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With almost 30 percent of U.S. adults over the age of 40 taking some form of cholesterol medication, it is no wonder that U.S. cholesterol drug sales are up into the tens of billions of dollars every year.

Individuals are told that they have high cholesterol or high levels of “bad” cholesterol and that they need to lower their cholesterol levels to prevent arterial plaque buildup and heart disease, but emerging research is indicating that “high cholesterol” is a completely manufactured problem, and that cholesterol levels are not a useful indicator for determining a person’s risk of heart disease.

If you would like to read more about this, a great place to start is ‘The Great Cholesterol Myth’ by doctors Stephen Sinatra and Jonny Bowden. http://www.amazon.com/The-Great-Cholesterol-Myth-Disease/dp/1592335217

In reality, cholesterol is vital for maintaining proper health and function of the body.

Here are some common myths about cholesterol that you may have encountered:

Myth #1: Cholesterol is bad

The truth is we need cholesterol. Cholesterol is a waxy substance that helps produce vital hormones, cell membranes, and vitamin D. It aids in digestion and plays a role in cognitive function. Your body needs cholesterol in order to function properly.

Myth #2: The way to lower cholesterol is to cut cholesterol from your diet

You may remember the old anti-egg campaigns of the past that said eggs and other high-cholesterol foods could lead to heart disease. However, modern medical science is discovering that eating foods with cholesterol has actually very little effect on cholesterol levels for 70 percent of the population. The other 30 percent, termed as “hyper-responders” do see an increase in cholesterol as a result of consuming foods with high cholesterol content, but in these cases both LDL (“bad”) cholesterol and HDL (“good”) cholesterol rise at the same time, and the rise in cholesterol is usually clinically insignificant.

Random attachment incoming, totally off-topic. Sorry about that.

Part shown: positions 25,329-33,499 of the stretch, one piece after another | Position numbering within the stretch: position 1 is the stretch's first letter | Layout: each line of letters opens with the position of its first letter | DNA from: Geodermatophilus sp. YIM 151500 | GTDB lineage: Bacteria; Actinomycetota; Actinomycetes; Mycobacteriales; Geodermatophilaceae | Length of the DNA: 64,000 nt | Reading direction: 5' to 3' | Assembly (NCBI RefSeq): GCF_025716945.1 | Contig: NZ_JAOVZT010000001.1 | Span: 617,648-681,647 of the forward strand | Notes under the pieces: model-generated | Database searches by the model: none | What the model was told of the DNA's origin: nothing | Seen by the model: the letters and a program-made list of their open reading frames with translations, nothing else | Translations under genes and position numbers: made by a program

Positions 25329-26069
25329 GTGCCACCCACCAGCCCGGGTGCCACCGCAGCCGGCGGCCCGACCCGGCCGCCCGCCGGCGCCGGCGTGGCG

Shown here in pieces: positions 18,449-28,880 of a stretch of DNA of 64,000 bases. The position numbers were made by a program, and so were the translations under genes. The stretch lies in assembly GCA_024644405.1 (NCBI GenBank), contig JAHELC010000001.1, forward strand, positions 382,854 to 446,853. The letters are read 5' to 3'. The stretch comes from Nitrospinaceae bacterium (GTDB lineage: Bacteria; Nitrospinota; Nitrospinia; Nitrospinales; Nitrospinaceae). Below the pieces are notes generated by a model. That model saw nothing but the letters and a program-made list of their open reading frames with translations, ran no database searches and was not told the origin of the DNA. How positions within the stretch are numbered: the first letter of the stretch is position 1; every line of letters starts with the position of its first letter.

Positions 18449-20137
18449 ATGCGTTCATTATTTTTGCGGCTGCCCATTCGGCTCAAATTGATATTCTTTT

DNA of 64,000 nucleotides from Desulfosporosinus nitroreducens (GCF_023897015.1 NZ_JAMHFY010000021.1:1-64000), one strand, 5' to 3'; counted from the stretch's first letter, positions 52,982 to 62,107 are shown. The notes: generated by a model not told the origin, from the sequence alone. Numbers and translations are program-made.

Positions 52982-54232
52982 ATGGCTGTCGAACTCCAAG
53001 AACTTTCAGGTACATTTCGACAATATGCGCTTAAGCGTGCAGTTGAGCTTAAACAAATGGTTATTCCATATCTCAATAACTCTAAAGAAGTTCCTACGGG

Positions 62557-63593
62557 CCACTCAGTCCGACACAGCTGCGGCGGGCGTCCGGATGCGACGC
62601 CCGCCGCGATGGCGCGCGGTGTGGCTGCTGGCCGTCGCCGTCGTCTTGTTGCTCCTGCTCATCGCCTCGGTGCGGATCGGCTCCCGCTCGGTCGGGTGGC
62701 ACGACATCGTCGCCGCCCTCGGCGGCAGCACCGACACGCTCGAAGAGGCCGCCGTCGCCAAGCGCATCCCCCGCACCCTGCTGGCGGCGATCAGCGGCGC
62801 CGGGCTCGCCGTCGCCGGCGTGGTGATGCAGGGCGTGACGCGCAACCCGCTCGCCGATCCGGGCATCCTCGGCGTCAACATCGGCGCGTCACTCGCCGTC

For both groups the vast majority of the cholesterol in the blood stream is produced by the liver, which produces it from the sugar we eat. So, lowering your sugar intake may have a lot more to do with healthy cholesterol levels, than cutting out dietary cholesterol.

Myth #3: High cholesterol puts you at higher risk of heart disease

Then there is the old theory that we see repeated endlessly in the media regarding people with high cholesterol levels: Cholesterol, along with other substances, builds up as plaque and clogs the arteries, leading to clots and other cardiovascular problems, eventually resulting in heart disease and heart attacks.

But that doesn’t explain why 75 percent of people who have heart attacks, have normal cholesterol levels. It also doesn’t explain why countries with higher than average cholesterol levels than Americans, such as the Swiss or Spanish, have less heart disease.

Modern research is demonstrating that it is actually inflammation that is the culprit behind heart disease, not plaque buildup. And the success of certain medical treatments has more to do with their anti-inflammatory properties, than their reduction of cholesterol.

A major study done at Harvard, found that people with high levels of a marker called C-reactive protein (a protein in the liver that corresponds with tissue injury or inflammation) had higher risks of heart disease, than people with high cholesterol.

Another factor contributing to heart disease is insulin resistance or Type II Diabetes, which leads to an imbalance in the blood sugar and high levels of insulin.

So, what should you do about your cardiovascular health?

The answer is: nothing extreme. Fad diets usually end up getting debunked in the end. Ultimately a healthy balanced diet, a proper exercise program and nutritional supplementation to fill in any nutritional gaps in your diet, will go a long way towards maintaining optimal cardiovascular health.

If you are still concerned about your cholesterol levels, there are a number of nutritional options for maintaining normal HDL and LDL cholesterol levels (that are already in the normal range), which includes, but is not limited to: cold water fish oil, niacin (a form of vitamin B3), psyllium, and cutting out processed sugars.

Sources:

  1. The Great Cholesterol Myth – Johnny Bowden, Stephen Sinatra
  2. Prospective study of C-reactive protein and the risk of future cardiovascular events among apparently healthy women – Ridker PM, Buring JE, Shih J, Matias M, Henneckens CH